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Demographic and clinical factors predicting retention in methadone maintenance: results from an Irish cohort

Overview of attention for article published in Irish Journal of Medical Science, May 2015
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Title
Demographic and clinical factors predicting retention in methadone maintenance: results from an Irish cohort
Published in
Irish Journal of Medical Science, May 2015
DOI 10.1007/s11845-015-1314-5
Pubmed ID
Authors

C. D. Darker, J. Ho, G. Kelly, L. Whiston, J. Barry

Abstract

Retention in Methadone Maintenance Treatment (MMT) is superior to that of other therapies for opioid addiction, but with international retention rates around 50 % after 1 year of treatment, there remains a need for improved retention rates. This study aimed to explore the demographic and clinical factors predicting retention in MMT. Face-to-face surveys with MMT patients in a Dublin methadone clinic were conducted. Retention was assessed by the presence and duration of breaks in treatment at any stage. 189 patients participated in the study. 46 % (n = 87) reported having at least one break in treatment, and the median duration of a break was 3 months. Age, current methadone dose and prescription of antipsychotic medication were significant predictors of retention. Patients who were older, single, living in their own home, on a higher dose of methadone, or taking antipsychotic medications had fewer breaks in treatment. Males tended to have significantly longer breaks. Patients reported that the main reasons for breaks were relapse into drug use (21.8 %, n = 19), incarceration (11.4 %, n = 10), weary of MMT (13.7 %, n = 12) or problems at the clinic (10.3 %, n = 9). Factors enabling regular attendance included wanting to get or stay clean (37.5 %, n = 51), avoidance of withdrawal symptoms (16.1 %, n = 22), methadone dependence (13.9 %, n = 19) and services provided (10.2 %, n = 14). Patients who were older, single, living in their own home, on a higher dose of methadone, or taking antipsychotic medications had fewer breaks in treatment.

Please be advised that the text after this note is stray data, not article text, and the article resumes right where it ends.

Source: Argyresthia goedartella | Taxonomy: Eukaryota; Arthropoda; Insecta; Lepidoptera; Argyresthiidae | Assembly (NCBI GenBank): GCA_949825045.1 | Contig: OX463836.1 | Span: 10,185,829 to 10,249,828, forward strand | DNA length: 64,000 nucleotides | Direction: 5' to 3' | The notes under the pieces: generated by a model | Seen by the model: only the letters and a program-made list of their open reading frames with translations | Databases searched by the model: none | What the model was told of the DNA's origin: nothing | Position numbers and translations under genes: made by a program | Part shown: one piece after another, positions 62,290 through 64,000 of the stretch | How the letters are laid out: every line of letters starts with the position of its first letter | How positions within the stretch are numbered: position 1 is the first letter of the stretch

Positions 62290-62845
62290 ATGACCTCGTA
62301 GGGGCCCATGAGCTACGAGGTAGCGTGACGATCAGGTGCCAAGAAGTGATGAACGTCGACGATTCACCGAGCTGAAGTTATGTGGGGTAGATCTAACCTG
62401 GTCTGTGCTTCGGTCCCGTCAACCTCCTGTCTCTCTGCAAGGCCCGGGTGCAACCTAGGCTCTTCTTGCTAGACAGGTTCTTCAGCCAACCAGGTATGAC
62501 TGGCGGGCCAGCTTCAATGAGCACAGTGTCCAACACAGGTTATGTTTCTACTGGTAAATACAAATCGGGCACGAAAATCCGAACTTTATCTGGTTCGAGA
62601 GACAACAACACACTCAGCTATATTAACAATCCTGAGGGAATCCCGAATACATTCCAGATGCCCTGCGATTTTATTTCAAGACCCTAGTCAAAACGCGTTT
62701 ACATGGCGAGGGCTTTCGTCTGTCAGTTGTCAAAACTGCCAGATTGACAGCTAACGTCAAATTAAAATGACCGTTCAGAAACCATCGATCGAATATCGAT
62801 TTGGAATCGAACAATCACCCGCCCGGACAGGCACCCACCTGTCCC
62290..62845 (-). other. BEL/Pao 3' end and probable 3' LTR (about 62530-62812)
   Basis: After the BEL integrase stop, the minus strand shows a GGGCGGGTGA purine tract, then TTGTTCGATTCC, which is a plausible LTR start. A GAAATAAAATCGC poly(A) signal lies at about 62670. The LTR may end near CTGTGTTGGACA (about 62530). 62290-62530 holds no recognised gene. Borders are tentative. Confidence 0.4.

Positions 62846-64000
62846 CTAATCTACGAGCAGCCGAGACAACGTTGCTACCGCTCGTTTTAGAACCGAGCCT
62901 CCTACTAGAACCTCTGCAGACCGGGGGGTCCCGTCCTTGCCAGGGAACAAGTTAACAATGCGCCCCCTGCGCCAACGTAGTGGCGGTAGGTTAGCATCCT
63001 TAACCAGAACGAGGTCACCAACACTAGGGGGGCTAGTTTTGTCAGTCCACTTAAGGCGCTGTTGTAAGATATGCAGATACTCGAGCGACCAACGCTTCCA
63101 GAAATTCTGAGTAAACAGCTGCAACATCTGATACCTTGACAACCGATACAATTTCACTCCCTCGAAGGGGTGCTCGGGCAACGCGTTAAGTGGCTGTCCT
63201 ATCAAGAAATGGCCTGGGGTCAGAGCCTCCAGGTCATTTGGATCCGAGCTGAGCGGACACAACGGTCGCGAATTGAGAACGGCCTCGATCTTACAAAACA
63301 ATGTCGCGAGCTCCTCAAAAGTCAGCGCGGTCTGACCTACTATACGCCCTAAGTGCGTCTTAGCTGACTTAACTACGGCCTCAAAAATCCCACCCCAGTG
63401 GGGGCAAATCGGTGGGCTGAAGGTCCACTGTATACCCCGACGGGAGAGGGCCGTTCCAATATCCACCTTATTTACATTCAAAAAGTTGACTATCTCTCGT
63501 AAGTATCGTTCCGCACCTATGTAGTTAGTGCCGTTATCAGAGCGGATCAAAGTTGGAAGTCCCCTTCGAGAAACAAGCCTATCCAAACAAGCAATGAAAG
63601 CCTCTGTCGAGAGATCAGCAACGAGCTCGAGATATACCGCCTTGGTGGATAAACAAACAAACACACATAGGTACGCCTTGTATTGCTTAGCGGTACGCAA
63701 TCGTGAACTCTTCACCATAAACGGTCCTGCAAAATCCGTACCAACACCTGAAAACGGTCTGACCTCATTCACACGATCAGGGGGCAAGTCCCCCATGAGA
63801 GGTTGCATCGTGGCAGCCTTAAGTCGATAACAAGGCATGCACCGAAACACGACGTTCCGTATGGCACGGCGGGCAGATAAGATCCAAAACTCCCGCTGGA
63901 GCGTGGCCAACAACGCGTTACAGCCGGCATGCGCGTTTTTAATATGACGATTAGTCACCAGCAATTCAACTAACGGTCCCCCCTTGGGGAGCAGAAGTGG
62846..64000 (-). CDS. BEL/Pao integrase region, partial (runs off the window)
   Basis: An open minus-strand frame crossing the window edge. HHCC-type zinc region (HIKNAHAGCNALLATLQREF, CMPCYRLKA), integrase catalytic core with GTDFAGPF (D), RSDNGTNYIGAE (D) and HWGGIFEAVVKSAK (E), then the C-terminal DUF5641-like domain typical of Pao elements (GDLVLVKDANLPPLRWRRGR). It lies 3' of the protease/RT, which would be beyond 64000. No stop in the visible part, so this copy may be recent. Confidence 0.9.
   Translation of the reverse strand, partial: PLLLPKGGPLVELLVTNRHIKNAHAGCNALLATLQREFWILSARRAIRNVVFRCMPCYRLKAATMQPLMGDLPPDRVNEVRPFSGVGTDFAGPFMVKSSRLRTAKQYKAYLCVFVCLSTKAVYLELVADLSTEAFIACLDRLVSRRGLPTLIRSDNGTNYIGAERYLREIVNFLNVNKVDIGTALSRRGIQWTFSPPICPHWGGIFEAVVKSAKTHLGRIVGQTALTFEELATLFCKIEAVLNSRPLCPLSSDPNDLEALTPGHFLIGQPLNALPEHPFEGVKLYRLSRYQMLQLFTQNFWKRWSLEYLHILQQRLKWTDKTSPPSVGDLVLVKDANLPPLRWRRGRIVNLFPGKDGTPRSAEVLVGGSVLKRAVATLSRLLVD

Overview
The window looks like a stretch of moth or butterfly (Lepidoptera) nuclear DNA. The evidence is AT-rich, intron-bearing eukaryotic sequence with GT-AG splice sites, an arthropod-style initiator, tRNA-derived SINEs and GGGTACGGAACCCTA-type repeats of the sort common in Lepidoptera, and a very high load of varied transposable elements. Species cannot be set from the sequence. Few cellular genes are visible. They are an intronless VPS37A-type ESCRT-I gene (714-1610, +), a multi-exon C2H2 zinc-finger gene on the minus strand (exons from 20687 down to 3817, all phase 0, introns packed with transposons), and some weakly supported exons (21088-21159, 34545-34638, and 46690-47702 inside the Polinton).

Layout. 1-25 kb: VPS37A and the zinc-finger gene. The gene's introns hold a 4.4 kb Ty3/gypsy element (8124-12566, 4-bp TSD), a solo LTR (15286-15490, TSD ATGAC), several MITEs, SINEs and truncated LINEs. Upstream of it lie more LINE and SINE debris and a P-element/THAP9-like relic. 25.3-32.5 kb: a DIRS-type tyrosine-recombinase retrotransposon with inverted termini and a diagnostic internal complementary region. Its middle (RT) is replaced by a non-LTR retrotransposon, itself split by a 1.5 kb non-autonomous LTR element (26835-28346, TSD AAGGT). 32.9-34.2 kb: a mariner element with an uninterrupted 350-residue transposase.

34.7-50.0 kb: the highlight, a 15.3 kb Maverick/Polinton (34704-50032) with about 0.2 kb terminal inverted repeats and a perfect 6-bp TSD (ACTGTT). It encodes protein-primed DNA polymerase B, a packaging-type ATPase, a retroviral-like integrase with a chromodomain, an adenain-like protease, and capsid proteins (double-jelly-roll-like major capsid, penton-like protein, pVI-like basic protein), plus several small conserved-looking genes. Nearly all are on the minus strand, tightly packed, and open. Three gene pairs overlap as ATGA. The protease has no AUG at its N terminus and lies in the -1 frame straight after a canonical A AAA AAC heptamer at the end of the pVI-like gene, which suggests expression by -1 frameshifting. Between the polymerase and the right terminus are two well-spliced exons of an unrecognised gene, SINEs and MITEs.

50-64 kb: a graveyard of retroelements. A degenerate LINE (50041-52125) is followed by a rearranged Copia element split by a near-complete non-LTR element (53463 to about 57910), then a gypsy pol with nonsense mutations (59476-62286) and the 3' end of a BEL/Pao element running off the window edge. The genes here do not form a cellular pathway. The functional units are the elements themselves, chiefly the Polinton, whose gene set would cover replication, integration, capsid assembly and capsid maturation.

Twitter Demographics

The data shown below were collected from the profile of 1 tweeter who shared this research output. Click here to find out more about how the information was compiled.

Mendeley readers

The data shown below were compiled from readership statistics for 26 Mendeley readers of this research output. Click here to see the associated Mendeley record.

Geographical breakdown

Country Count As %
Iran, Islamic Republic of 1 4%
Unknown 25 96%

Demographic breakdown

Readers by professional status Count As %
Student > Bachelor 5 19%
Student > Master 5 19%
Researcher 4 15%
Other 3 12%
Professor > Associate Professor 3 12%
Other 6 23%
Readers by discipline Count As %
Medicine and Dentistry 9 35%
Nursing and Health Professions 5 19%
Psychology 3 12%
Unspecified 3 12%
Pharmacology, Toxicology and Pharmaceutical Science 2 8%
Other 4 15%

Attention Score in Context

This research output has an Altmetric Attention Score of 1. This is our high-level measure of the quality and quantity of online attention that it has received. This Attention Score, as well as the ranking and number of research outputs shown below, was calculated when the research output was last mentioned on 19 May 2016.
All research outputs
#10,391,645
of 13,029,364 outputs
Outputs from Irish Journal of Medical Science
#451
of 698 outputs
Outputs of similar age
#184,205
of 264,877 outputs
Outputs of similar age from Irish Journal of Medical Science
#13
of 26 outputs
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We're also able to compare this research output to 26 others from the same source and published within six weeks on either side of this one. This one is in the 1st percentile – i.e., 1% of its contemporaries scored the same or lower than it.